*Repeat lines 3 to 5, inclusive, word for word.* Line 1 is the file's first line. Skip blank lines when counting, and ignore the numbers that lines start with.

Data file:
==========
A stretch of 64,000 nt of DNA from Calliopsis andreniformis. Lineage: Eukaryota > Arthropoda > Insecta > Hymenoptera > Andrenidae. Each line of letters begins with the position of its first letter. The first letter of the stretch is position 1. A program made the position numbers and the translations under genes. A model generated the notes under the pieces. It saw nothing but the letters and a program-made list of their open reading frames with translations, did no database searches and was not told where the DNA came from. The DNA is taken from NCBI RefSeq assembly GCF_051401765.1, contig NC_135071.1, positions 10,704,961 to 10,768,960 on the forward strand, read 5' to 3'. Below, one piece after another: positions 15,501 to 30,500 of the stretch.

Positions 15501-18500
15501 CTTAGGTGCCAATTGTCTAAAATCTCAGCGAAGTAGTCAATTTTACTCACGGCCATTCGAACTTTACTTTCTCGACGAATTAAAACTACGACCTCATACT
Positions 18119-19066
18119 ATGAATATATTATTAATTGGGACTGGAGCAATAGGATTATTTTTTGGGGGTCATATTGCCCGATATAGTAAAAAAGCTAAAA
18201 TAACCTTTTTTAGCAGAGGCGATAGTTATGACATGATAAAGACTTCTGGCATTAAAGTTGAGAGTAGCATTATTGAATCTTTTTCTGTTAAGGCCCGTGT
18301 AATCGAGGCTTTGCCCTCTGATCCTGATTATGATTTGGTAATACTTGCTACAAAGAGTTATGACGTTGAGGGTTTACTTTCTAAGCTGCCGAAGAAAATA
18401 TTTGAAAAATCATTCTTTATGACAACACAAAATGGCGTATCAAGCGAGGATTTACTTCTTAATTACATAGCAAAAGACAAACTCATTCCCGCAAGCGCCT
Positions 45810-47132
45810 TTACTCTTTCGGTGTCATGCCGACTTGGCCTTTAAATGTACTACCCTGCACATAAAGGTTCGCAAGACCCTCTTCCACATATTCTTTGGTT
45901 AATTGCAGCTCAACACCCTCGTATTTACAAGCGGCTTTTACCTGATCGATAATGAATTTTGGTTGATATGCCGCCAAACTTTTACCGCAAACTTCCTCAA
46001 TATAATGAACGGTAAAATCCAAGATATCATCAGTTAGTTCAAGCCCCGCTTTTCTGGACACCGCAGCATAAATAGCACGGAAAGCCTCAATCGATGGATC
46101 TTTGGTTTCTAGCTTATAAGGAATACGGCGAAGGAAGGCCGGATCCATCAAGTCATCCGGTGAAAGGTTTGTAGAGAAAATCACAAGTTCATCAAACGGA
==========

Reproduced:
15501 CTTAGGTGCCAATTGTCTAAAATCTCAGCGAAGTAGTCAATTTTACTCACGGCCATTCGAACTTTACTTTCTCGACGAATTAAAACTACGACCTCATACT
Positions 18119-19066
18119 ATGAATATATTATTAATTGGGACTGGAGCAATAGGATTATTTTTTGGGGGTCATATTGCCCGATATAGTAAAAAAGCTAAAA